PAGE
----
Our ability to respond to the commandment of love outlined in the Johannine tradition is the realization of a gift received. Genuine interpersonal love is the imitation of the self-sacrificing love exercised by Christ. The capacity to be and to call another a “friend” is born when persons place themselves in the position of Christ, the position where he addresses others as friends. The occupation of Christ’s earthly position is made possible in baptism. The relationship of baptism to fraternal love is explored in a series of meditations on the epistle of John by Samuel Froehlich. Reflecting on the call to give oneself to another made in 1 John 3:16, Froehlich writes, “All believers who let themselves be baptized in Christ are then in the same position and situation as Christ was in when on earth.” This transformation is not without consequences. “But just as the Lord loved us not in word only nor in tongue, but in the deed itself and in truth, thus must we love also, not with beautiful, worthless words and a lying tongue, but in deed and in truth and thereby fulfill the vow that we promised Christ in baptism.” Thus, genuine fraternal love necessarily presupposes a life of faith.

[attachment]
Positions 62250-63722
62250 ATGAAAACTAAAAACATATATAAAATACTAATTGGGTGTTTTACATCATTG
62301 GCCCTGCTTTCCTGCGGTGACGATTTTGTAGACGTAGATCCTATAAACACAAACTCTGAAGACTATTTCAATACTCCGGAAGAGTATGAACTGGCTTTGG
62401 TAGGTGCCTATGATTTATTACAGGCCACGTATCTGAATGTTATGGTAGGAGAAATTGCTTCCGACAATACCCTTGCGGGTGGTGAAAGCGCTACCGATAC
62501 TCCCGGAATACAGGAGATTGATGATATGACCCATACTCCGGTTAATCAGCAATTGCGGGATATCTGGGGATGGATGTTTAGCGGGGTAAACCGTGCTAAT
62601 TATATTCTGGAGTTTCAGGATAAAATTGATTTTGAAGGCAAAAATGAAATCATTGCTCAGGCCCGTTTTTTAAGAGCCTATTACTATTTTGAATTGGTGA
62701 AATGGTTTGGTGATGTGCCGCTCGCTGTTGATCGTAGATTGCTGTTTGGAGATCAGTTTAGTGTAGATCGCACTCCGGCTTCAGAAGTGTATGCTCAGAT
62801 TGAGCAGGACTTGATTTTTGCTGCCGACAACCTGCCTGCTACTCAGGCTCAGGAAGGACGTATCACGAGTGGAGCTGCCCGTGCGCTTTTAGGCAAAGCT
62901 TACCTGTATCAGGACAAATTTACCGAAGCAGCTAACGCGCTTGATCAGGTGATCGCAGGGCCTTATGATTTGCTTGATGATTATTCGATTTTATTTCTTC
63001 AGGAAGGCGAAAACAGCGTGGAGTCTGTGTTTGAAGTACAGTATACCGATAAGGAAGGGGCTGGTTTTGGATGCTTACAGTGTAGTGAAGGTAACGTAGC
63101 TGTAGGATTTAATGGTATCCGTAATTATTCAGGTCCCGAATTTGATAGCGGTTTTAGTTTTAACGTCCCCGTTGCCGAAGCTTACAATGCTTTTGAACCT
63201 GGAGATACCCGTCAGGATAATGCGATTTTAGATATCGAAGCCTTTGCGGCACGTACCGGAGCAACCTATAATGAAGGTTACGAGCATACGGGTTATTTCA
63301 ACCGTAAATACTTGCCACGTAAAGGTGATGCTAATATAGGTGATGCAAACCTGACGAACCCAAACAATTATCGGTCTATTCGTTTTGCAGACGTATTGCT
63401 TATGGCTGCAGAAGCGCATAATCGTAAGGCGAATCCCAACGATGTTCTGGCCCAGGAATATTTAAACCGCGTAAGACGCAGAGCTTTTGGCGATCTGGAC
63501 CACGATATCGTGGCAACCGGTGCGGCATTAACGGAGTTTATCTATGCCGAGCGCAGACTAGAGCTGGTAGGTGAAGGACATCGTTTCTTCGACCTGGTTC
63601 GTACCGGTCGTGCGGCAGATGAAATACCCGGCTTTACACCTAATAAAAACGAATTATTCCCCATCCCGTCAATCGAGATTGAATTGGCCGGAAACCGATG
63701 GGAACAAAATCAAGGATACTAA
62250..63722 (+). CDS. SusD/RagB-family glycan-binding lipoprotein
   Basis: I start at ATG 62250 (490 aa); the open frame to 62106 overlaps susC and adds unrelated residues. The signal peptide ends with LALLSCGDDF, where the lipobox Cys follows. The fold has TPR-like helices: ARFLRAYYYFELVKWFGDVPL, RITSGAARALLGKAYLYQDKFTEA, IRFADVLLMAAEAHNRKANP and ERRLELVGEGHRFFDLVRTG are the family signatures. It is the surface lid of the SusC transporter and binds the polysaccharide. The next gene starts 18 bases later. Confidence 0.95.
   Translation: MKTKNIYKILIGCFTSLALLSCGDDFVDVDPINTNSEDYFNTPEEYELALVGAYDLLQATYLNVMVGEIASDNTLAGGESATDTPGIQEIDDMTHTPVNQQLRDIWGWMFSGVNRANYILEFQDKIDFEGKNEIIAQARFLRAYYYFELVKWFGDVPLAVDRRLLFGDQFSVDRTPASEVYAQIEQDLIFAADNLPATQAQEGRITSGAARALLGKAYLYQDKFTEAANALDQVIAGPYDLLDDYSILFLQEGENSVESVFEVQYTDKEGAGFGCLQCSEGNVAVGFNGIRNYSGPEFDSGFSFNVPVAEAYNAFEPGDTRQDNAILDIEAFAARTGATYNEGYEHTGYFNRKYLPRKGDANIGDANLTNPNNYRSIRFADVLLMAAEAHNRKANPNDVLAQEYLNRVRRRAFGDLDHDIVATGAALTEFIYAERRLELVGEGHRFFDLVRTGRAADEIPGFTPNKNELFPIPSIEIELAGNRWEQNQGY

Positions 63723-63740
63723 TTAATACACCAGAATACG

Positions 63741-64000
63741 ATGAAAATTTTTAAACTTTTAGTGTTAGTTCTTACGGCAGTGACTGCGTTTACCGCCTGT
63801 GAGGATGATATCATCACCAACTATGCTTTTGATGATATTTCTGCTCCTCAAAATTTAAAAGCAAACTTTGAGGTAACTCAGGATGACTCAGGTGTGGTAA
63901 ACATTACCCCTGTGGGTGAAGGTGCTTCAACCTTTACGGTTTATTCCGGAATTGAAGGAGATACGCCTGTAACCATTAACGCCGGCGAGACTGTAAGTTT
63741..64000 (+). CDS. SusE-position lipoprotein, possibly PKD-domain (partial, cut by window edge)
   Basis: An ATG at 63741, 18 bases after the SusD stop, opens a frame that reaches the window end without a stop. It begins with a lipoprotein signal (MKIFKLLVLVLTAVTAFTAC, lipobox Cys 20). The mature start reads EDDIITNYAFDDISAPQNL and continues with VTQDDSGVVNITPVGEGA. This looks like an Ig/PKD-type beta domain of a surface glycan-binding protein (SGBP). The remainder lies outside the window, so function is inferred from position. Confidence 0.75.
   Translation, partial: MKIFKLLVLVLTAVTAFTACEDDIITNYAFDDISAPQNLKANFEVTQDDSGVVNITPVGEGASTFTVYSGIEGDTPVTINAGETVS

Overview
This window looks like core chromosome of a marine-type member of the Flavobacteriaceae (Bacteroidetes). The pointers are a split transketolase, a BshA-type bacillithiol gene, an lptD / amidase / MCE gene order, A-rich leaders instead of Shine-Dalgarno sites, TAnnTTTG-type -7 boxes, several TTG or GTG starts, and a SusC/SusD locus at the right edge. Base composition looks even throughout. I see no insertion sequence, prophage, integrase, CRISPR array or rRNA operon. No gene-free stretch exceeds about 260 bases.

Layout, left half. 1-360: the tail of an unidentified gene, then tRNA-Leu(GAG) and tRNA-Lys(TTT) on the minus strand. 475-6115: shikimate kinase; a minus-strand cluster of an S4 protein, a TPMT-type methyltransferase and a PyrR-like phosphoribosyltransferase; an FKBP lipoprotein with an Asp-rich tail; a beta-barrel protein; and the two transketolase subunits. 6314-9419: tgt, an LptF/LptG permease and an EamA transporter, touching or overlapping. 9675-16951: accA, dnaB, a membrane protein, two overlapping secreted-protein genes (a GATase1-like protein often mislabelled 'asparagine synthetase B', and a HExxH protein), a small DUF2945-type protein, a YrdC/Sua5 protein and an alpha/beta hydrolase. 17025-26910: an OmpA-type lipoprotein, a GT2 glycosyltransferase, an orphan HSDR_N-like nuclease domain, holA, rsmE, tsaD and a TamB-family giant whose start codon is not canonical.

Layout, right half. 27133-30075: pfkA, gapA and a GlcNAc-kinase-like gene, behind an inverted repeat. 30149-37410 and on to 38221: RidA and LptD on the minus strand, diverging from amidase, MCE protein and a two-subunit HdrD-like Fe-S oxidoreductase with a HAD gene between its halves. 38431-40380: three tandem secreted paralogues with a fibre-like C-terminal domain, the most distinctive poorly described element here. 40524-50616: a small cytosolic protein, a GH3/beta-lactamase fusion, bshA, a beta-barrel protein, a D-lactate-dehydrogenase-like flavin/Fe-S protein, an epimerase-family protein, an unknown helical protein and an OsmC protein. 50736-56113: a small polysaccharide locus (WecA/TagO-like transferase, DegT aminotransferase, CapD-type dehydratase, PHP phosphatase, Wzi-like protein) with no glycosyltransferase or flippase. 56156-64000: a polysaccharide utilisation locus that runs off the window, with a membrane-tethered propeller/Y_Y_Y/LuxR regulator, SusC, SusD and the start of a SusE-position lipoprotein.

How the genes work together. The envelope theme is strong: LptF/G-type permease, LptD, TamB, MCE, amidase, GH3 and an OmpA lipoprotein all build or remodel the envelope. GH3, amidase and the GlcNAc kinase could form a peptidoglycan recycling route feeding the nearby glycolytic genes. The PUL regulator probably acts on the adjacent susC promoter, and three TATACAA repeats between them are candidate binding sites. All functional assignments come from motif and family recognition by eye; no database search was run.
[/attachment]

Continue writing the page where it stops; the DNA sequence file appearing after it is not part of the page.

Bonnici, John S. Person to Person: Friendship and Love in the Life and Theology of Hans Urs von Balthasar. New York: Alba House, 1999.